Viet Nam News -
A great song should lift your heart, warm your soul and make you feel good. Aware of this fact, artists have joined hands to organise musical performances at hospitals.
Launched in 2011, the project, “Bringing music to hospitals”, aims to promote music as a tool to reduce patients’ pain and relieve stress among medical staff.
The programme also includes a talk show, magic show and comedy acts with the same aim: to bring smiles and offer patients a reprieve from their difficulties and pain.
Comedian Trà My spent four years taking care of her husband, a cancer patient. That’s why she sympathised with the pain and anxiety felt by patients and their families. My is one of the most enthusiastic artists who perform at hospitals.
“When the organiser invites me, I always try to participate even if I have to cancel other work,” said My.
“The programme is very meaningful in that it brings joy to patients and medical staff, a special audience who is suffering pain and pressure.”
For bedridden patients who can’t attend the show, the artists come to their rooms and entertain them.
“Without musical instruments or an orchestra, we still sing, and our sincerity touches patients’ hearts,” My said.
She witnessed a moving experience at the National Hospital of Traditional Medicine in Hà Nội involving an old man who was bed-ridden and had nearly lost his ability to speak. When the artists came to his room, the man surprised everyone by asking the singer to perform his favourite song. The singer didn’t know it by heart, but a nurse did, so they sang it together.
“That day all the doctors acknowledged the power of music,” My said.
My and her partners, including Vượng Râu, Chiến Thắng and Xuân Bắc, bring smiles and cheer to patients and staff through comedy. Visiting each hospital, they try to perform a play in which the content is suitable to the hospital’s function and patient’s situation.
“We expect the audience may find a part of them in our shows, then they can laugh at even bad situations and the trouble becomes easier,” My said.
During a show at the National Hospital of Obstetrics and Gynaecology in March, My played the role of a pregnant woman and Vượng Râu played a clumsy husband bringing his wife to the hospital to give birth.
The project is also expected to serve as a bridge between the community and the health sector. It raises funds and support from organisations and communities.
All artists participating in the shows forego payment except for a small allowance for transportation and meals.
Singer Việt Tú said sometimes people ask him if he earns a lot from the shows because he has performed at the hospitals so many times.
“The question sounds indecent to me,” he said.
“We all know that it’s a charitable project so the artists never ask the organiser for money. The allowance is often put into the donation box as we want to contribute to the project.”
Singer Thái Thùy Linh, who initiated the project, said they don’t consider it performing. Instead, they bring music to hospitals in exchange for rare smiles.
“The programme has been a useful treatment for patients, their relatives and doctors,” she said.
"During the programme, we have seen many doctors put money in our donation box for their patients. People sitting in wheelchairs, walking on crutches and hooked up to intravenous drips also donate small amounts. They want to help people who are in worse conditions than them.”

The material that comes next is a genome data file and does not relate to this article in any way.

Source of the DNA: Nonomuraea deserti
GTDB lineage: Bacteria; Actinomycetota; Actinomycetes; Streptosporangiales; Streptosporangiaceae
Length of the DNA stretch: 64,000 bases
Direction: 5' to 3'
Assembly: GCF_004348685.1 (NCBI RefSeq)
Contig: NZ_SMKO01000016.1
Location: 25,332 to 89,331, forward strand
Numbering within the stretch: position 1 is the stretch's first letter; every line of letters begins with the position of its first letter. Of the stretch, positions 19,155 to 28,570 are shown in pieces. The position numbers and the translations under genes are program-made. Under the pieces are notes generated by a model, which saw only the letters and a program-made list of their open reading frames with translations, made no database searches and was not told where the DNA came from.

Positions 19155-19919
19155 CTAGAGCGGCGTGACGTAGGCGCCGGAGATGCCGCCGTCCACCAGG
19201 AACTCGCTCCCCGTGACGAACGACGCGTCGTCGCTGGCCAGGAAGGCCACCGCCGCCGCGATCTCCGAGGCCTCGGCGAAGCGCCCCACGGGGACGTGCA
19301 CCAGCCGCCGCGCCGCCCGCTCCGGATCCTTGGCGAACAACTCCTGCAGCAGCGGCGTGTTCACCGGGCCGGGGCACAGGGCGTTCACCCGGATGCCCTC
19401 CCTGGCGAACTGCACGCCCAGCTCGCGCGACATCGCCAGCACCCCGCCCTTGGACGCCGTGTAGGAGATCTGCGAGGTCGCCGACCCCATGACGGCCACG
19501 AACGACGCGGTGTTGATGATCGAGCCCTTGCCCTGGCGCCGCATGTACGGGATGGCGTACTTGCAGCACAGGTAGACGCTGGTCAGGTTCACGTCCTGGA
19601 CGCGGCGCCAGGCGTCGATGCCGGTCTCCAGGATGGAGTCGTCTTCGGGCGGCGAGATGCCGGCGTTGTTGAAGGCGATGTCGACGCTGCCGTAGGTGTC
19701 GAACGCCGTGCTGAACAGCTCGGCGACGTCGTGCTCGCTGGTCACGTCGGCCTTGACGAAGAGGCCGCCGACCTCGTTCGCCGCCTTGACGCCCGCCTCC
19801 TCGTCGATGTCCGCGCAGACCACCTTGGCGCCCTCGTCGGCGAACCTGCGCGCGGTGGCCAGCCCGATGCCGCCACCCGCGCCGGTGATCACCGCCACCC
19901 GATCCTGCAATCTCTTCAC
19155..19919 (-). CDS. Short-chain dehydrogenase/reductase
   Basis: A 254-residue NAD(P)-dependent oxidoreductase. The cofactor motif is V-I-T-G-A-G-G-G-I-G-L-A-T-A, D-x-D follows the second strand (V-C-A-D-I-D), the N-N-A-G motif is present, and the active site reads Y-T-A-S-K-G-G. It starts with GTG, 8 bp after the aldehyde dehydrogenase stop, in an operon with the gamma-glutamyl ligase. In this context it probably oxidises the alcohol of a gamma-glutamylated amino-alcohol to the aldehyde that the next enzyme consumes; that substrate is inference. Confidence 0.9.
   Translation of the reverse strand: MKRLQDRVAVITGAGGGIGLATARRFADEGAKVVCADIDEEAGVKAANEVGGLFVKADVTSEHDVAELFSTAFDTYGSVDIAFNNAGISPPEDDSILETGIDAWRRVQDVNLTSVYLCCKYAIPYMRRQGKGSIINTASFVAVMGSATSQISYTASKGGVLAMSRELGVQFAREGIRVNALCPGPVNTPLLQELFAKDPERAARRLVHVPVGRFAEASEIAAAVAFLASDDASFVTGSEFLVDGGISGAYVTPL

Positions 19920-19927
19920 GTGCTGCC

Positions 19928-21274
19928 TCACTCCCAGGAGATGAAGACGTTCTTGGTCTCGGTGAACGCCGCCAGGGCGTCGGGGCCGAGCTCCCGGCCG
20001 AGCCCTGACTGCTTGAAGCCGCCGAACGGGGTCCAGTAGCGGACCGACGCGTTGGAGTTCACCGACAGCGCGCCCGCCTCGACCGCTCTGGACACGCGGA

At the end of the programme, the organiser donates all the money collected to underprivileged inpatients at the hospital.
“Some patients cried when they came to the stage to collect money donated by people in the same miserable situations. I believe they were tears of joy, sympathy and sharing," said Linh.
Dương Thị Minh Thu, head of the Social Work Department under the National Hospital of Children, said the department was founded in 2008. At that time singer Linh visited the hospital many times and worked with doctors to support poor patients.
When the “bringing music to hospital” programme was initiated, she convinced many more artists to come and entertain the patients.
“Working at the hospital, we witness many heartbreaking situations. Parents bring their children with serious illnesses; many of them come from remote areas and are very poor,” said Thu.
“The collection partly helps reduce the difficulty of the patients,” Thu said. “We are very moved as the singers perform and cry with our patients. This project is really humanitarian and should be spread elsewhere.”
Since its inauguration, the project has organised 150 concerts at hospitals across the country. What started as a mere idea has now turned into a successful programme, with more and more artists participating and performing for free, from leading pop stars like Mỹ Linh, Mỹ Lệ and Uyên Linh, to young talents such as Vũ Hương Giang, who recently became famous for her performances of traditional music at Việt Nam’s Got Talent this year.
The Ministry of Health, the Việt Nam Union of Youth and enterprises have also supported the project.
There are four shows organised in April to celebrate South Việt Nam Liberation Day. The schedule can be viewed on the programme’s Facebook page.
This year, the organiser will hold 20 shows in Hà Nội, 10 in HCM City and nine in provinces across the country such as Lâm Đồng, Long An, Đồng Tháp, An Giang and Yên Bái.
A gala night will be organised in December to mark the project’s five-year anniversary. On that night, a singing contest called “Just the Two of Us” will be held for the second time, with the participation of singer and doctor duos. VNS